Several Universal horror films from this era were clearly influenced by Val Lewton, specifically Cat People, and Cult of the Cobra is no exception as the similarities are obvious. The majority of the film takes place in Tom’s and Lisa’s apartments, and the execution makes it look like a TV sitcom most of the time. The performances aren’t all that intriguing, though Faith Domergue is doing a fine job, conflicted with falling in love with Tom and giving into her animal instincts, for whatever that’s worth. The main problem with the film is the initial setup, which doesn’t allow us to curry any sympathy for these characters. A group of people walk into a sacred ritual and not only tarnish it, but intentionally set fire to it. They never once feel sorry for what they did, and we’re supposed to care about whether they live or die? As such, Cult of the Cobra winds up being an exercise in tedium, because none of these characters deserve our compassion or support.
In 1958’s The Thing That Couldn’t Die, a down-on-its-luck family is searching for an underground spring on their ranch with a dowsing rod, operated by the young and beautiful Jessica (Carolyn Kearney) at her Aunt Flavia’s (Peggy Converse) insistence. A guest, Gordon (William Hawthorne), is skeptical and doesn’t approve of encouraging this psychic nonsense. He’s proven wrong when Jessica not only finds water, but an ancient buried box that they hope will bring them riches. The box is later greedily opened in secret by the ranch’s handymen, Boyd (James Anderson) and Mike (Charles Hovarth), revealing the undead head of Gideon (Robin Hughes), an evil sorcerer, who can control the minds of others and had his head separated from his body 400 years prior as punishment for his crimes. He later takes control of the mind of another guest, Linda (Andra Martin), hoping to find his body and re-join it so that he may gain back the full might of his power.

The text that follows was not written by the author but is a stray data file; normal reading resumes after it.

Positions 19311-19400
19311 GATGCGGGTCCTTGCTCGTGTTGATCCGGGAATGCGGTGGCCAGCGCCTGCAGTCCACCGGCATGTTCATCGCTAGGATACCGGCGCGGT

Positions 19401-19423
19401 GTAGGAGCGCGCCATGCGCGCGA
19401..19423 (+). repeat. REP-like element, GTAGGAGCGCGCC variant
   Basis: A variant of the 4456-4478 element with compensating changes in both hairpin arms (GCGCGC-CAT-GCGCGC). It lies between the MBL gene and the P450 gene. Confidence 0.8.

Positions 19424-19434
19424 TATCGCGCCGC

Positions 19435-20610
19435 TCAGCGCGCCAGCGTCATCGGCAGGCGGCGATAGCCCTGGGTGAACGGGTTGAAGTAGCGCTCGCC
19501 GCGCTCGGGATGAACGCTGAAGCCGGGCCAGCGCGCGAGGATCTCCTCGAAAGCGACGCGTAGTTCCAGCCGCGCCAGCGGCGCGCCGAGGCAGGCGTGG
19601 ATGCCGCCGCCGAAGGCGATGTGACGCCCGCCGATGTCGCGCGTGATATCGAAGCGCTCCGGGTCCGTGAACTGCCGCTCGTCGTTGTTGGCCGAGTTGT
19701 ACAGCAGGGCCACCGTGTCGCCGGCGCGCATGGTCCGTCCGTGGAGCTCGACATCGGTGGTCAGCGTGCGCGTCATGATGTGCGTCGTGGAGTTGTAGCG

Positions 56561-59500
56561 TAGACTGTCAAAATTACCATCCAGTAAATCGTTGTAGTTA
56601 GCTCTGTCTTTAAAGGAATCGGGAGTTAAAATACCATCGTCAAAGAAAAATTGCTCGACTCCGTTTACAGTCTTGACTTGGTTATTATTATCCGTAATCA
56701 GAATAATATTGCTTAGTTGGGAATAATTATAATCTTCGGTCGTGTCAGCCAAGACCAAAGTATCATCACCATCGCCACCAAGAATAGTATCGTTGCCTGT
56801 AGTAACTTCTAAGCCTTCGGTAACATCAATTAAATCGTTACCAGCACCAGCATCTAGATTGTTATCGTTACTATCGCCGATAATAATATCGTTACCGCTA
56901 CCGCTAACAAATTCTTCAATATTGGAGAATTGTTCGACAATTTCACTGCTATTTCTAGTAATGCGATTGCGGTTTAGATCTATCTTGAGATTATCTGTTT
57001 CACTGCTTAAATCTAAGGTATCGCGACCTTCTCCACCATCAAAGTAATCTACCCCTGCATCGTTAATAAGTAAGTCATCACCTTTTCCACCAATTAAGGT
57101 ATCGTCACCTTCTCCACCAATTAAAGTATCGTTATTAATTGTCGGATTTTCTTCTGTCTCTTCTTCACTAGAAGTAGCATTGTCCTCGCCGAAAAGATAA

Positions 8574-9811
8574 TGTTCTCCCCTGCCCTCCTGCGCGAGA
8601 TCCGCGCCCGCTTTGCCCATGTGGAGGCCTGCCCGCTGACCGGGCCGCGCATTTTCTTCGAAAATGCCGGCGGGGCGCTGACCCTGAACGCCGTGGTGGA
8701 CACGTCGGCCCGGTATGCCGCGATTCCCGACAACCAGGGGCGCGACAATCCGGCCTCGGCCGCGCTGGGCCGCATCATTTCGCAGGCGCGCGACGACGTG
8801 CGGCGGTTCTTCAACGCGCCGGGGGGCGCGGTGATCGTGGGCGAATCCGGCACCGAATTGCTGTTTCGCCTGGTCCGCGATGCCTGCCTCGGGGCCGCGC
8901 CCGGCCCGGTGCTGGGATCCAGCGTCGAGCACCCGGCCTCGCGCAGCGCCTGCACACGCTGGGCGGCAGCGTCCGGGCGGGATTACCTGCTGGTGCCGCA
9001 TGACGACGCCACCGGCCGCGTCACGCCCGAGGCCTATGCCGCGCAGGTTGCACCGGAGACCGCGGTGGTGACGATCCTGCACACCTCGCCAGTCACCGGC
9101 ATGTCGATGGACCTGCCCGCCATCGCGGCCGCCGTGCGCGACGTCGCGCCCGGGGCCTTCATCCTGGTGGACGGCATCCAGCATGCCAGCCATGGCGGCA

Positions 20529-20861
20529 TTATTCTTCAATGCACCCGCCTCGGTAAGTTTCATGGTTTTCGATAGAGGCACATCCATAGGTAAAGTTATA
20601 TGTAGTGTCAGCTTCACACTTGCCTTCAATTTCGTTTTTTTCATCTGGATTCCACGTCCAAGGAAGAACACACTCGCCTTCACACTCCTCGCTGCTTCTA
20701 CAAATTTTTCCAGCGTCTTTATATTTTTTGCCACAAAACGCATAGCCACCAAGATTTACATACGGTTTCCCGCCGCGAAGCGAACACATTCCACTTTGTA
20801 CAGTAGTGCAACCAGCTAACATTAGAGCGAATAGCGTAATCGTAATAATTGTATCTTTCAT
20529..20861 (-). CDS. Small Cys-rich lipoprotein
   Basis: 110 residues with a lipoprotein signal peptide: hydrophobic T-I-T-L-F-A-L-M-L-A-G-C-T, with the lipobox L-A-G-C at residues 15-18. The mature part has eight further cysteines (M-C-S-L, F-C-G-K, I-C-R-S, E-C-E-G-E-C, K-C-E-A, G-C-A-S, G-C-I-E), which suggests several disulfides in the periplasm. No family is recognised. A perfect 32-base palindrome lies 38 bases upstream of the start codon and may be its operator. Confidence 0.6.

Probably the least film in this set, The Thing That Couldn’t Die has been the subject of lampooning for years thanks to its appearance on Mystery Science Theater 3000. It’s not a good film, and as Tom Weaver points out in his commentary, more people probably saw it because it was released on a double bill with Hammer’s Horror of Dracula, which is definitely a lopsided pairing. None of the performances are particularly poor and the idea itself isn’t a bad one (it was later done again by Paul Naschy in Horror Rises from the Tomb), but it’s leisurely-paced and takes a very long time to get to the main course, which is over in matter of seconds. It’s also clear that this is one of the cheapest of the cheap when it comes to Universal-International’s horror output as it’s all set in one location. Decent cinematography helps make it look a little less cut-rate than it is, but The Thing That Couldn’t Die is ultimately rather dull.
In 1961’s The Shadow of the Cat, the wealthy but older Mrs. Venable is murdered by her butler, who’s acting under orders of some of her relatives, wanting to usurp an inheritance by destroying the original will, if they can find it, and replacing it with a new one. All but one of them is in on this, Beth (Barbara Shelley), whom Mrs. Venable named as her favorite, showing up at her home not long after her death. The police are unable to find the body, but the other family members have become obsessed with finding Mrs. Venable’s cat Tabitha, who witnessed the murder and has taken a dislike to all of them. Tabitha bides her time and leads each of them to their deaths, but it’s up to Beth, the police, and a sympathetic newspaper man (Conrad Phillips) to find them out.